Board members received an earful at a special Visalia Unified School District (VUSD) board meeting on Tuesday night.
The meeting was held to discuss two items, both of which related to the concerns of student protesters, and both of which were presented by Brandon Gridiron, the district’s Administrator for Equity and Student Services.
The first item, a report on inclusivity in the district, expounded on efforts the district has made to reach out to multiple constituencies on how the district can better serve its diverse student groups.
The second, a “Resolution to Uplift Student Voice and Denounce Harassment and Racism,” came in response to incidents that occurred at protests along El Diamante High School’s fence facing Akers Street.
For more information on those items, click here for the Voice’s story.
Community reaching boiling point
Tuesday’s meeting was the first held after weeks of pro-Black Lives Matter protest along that fence ended, and after multiple incidents where community members against the Black Lives Matter movement tore down posted signs that they felt were offensive in what became a proverbial tug-of-war between protesters and anti-BLM community members.
Those incidents, including a widely-shared physical altercation, resulted in the district partnering with College of the Sequoias to classify one of the college’s parking lots as a free speech area and move the signs there, stating that their continued presence at El Diamante presented a safety risk to students.
At the same time students and community members were protesting at El Diamante, a social media hashtag started — #DearVUSD — in which current and former students aired their grievances against the district for allegedly failing to take action on racism, homophobia, sexual harassment and sexual assault on its campuses.
Members of the community have been split on both issues — and the public comment sections of the meeting were dominated by discussion of the district’s perceived — or actual — failings, and how it can do better.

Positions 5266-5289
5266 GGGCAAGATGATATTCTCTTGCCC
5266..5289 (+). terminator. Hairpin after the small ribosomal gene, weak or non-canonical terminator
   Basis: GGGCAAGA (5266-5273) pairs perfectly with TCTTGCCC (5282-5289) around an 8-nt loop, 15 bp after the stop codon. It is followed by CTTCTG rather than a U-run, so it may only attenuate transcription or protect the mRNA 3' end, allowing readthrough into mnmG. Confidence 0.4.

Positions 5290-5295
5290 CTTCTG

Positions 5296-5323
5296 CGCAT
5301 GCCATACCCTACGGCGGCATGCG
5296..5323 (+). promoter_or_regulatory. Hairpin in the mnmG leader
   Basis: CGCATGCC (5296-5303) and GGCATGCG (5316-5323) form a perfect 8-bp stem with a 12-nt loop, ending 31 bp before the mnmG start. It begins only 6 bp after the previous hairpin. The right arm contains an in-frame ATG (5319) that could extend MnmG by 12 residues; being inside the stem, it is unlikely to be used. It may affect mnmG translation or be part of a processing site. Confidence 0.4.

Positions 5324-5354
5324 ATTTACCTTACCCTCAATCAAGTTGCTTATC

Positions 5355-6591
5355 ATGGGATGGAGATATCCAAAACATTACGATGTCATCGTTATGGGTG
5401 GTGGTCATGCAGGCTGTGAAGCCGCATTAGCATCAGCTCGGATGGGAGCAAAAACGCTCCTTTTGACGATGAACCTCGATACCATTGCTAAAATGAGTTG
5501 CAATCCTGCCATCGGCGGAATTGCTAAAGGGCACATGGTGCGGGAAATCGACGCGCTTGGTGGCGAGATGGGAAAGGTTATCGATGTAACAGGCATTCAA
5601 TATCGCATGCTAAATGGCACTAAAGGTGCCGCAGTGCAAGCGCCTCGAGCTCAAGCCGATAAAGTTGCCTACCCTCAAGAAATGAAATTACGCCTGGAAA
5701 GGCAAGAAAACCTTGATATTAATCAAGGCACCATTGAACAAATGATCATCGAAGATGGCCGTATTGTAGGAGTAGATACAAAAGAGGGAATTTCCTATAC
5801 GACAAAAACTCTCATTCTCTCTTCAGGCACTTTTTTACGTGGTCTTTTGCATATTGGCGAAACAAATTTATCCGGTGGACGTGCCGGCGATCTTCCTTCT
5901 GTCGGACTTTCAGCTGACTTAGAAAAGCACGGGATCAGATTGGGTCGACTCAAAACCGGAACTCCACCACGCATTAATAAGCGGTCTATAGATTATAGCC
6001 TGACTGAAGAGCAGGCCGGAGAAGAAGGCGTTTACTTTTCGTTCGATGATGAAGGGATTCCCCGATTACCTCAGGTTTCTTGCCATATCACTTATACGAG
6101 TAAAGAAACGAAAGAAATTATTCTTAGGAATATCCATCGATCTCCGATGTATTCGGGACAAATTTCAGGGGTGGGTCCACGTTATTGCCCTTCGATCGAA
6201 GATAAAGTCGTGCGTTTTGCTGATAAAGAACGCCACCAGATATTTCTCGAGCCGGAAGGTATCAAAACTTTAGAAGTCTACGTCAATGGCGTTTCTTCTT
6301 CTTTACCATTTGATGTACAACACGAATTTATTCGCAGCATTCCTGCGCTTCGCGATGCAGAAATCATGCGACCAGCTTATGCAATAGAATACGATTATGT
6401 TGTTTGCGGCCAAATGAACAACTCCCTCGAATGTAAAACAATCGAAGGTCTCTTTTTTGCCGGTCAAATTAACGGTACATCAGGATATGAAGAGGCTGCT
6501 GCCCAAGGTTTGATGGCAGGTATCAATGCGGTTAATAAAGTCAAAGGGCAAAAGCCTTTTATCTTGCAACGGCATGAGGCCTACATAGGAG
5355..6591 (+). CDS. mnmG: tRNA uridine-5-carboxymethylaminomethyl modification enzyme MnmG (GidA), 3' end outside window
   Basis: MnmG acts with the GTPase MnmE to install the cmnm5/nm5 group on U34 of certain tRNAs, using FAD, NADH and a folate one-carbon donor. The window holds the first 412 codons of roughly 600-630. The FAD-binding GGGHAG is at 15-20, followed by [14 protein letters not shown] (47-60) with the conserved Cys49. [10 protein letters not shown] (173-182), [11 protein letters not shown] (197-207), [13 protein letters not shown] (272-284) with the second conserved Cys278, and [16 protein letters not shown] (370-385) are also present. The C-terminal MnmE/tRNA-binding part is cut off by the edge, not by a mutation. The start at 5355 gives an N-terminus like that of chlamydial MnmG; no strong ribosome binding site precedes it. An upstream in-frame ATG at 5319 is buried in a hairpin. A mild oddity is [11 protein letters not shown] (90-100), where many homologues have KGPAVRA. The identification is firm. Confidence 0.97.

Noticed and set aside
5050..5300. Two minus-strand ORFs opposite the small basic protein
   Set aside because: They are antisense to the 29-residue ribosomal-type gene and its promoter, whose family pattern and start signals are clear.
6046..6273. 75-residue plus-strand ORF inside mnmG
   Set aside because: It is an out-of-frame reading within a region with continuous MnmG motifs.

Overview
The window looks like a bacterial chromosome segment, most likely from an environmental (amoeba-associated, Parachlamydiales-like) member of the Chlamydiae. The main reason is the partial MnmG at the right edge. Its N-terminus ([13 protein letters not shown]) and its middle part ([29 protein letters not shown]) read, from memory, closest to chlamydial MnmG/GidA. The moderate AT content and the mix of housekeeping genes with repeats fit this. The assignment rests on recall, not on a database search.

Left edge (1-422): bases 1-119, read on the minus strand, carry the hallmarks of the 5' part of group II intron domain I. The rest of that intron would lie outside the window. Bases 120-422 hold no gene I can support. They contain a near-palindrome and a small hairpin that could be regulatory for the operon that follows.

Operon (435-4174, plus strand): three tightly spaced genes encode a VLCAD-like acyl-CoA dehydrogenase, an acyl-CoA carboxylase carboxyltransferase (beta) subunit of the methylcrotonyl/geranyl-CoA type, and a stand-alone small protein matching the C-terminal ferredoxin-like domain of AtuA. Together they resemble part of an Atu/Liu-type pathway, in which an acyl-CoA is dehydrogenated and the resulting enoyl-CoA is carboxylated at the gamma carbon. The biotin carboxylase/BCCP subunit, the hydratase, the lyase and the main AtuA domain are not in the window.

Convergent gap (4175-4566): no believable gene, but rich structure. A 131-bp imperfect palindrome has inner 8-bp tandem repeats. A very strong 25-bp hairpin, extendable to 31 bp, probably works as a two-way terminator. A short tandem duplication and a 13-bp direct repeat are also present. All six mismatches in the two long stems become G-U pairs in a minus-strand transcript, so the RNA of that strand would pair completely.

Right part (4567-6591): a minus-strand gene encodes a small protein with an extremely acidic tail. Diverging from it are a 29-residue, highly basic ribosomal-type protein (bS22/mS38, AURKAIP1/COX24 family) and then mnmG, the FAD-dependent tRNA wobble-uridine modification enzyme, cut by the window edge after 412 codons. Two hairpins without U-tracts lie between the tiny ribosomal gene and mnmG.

Two students who took part in a forum on June 30 spoke directly to the board outside of the public comment period. The forum consisted of eleven current and four former students.
Michael Anne de Campos, a Redwood student, spoke first.
“We see the district time and time again wanting to educate the people that are liable — you’re liable for the teachers, but the student body are the people that are causing the disempowerment of people of color. White racist students are the problem,” she said. “If we’re not bringing a curriculum teaching students about diversity to school, if we don’t bring the conversation to them, then why would they talk about it? Why would they ever want to bring down the barriers that help them, when we’re not even trying to force them to start discussing what privilege is, what oppression is?”
De Campos said she had been at the receiving end of abuse herself.
“It’s horrible to be a student who’s in the LGBTQ community. I’ve been bullied for years, and I mean — I have it better than most, and I still had it rough,” she said.
“And you shouldn’t have to go to the administration and beg them to listen to your sexual assault story,” she added. “I have over 15 girls who have come to me directly with how they went to the administration with their sexual assault and they just disregarded it — they never received justice, and that is disgusting.”
De Campos made three requests of the board: that the district establish a district-wide code of conduct that is “relevant to race, ethnicity, gender, gender identification and orientation as well as sexual misconduct;” that the district establish a protocol for logging complaints and disciplinary action related to the code of conduct, including allegations of racial discrimination, bias, harrasment, and sexual assault allegations; that a district-wide mandatory curriculum for all high school students on the topics of diversity, equity and inclusion.
Neftaly Gonzalez, also a Redwood student, spoke next. She suggested a student diversity council at each high school.
“Establishing this districtwide structure will allow student voices to be heard at all times, rather than when tensions rise in the community or on the school sites,” she said.
She also suggested history courses that incorporate diverse student groups.
“For example, we are required to learn history that fails to acknowledge the contributions of persons of color in our society, such as African Americans, Arab Americans, Latin Americans, Native Americans, and Asian Americans,” she said. “In order to resolve the biased actions towards students of color, it starts by teaching their history by offering courses and curriculum that include multiple perspectives regardless of color.”
Board Member Lucia Vazquez reacted after students spoke as part of her comments.
“I would also invite the board to look at the #DearVUSD stuff that’s coming through. I have to tell you, I wept to see some of the things that our kids have gone through and that they did not feel that we were supporting them, so I would urge anybody that’s written on #DearVUSD — I would invite them to send us an email with your name, phone number, and story so that we can actually investigate it, and not just be anonymous,” she said.
The public speaks